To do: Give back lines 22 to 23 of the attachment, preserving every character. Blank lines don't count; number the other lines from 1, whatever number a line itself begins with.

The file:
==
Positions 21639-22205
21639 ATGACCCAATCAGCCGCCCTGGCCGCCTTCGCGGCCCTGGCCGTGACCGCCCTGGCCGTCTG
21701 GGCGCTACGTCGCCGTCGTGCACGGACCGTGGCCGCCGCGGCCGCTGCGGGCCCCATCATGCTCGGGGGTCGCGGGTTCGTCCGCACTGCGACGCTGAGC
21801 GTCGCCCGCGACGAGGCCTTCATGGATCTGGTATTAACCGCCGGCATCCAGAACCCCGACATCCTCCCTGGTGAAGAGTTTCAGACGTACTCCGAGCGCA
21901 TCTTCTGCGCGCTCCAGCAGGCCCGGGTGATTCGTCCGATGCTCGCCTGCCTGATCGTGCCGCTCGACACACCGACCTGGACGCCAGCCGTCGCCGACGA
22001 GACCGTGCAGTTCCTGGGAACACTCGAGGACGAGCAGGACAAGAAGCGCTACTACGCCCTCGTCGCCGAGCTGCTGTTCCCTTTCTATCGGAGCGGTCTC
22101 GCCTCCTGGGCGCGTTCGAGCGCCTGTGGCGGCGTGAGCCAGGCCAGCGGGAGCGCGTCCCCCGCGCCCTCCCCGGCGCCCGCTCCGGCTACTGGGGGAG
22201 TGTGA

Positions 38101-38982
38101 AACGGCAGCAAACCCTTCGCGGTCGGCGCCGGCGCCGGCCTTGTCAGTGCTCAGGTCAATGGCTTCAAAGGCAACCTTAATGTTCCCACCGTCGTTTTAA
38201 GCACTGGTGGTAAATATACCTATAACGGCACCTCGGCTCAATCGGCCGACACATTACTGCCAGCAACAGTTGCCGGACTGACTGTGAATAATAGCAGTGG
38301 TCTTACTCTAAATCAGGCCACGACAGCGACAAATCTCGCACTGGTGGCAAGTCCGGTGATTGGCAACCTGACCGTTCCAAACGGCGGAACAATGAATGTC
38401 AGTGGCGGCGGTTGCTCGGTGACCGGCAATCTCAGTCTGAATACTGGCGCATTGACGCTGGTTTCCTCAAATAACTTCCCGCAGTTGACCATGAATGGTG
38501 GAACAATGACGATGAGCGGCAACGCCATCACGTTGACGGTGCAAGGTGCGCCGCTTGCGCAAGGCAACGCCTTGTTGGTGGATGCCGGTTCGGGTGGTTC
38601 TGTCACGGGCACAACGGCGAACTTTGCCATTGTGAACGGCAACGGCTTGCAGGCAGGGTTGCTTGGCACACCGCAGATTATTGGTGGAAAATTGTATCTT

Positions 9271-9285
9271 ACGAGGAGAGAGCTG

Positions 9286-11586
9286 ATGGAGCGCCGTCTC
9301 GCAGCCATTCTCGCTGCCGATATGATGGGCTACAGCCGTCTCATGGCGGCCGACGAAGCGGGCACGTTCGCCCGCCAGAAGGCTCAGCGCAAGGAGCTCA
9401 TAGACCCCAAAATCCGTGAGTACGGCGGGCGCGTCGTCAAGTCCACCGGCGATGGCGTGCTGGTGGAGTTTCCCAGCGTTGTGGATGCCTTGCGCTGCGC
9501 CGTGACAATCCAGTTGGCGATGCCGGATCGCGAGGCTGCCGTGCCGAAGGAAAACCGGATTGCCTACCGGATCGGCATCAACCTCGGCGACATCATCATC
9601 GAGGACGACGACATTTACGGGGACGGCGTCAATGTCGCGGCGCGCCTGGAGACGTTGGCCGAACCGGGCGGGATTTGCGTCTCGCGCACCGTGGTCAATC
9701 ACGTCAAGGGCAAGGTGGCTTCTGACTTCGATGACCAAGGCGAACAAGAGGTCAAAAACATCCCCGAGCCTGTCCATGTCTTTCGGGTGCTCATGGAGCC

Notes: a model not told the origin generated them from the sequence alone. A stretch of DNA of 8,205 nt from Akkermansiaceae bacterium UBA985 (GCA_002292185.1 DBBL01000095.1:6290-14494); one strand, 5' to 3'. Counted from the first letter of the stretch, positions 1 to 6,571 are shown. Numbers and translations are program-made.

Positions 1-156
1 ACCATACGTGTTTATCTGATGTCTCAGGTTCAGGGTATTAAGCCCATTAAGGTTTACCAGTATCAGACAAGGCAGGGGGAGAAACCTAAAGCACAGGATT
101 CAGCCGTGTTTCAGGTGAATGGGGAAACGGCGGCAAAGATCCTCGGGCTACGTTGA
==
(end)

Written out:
9501 CGTGACAATCCAGTTGGCGATGCCGGATCGCGAGGCTGCCGTGCCGAAGGAAAACCGGATTGCCTACCGGATCGGCATCAACCTCGGCGACATCATCATC
9601 GAGGACGACGACATTTACGGGGACGGCGTCAATGTCGCGGCGCGCCTGGAGACGTTGGCCGAACCGGGCGGGATTTGCGTCTCGCGCACCGTGGTCAATC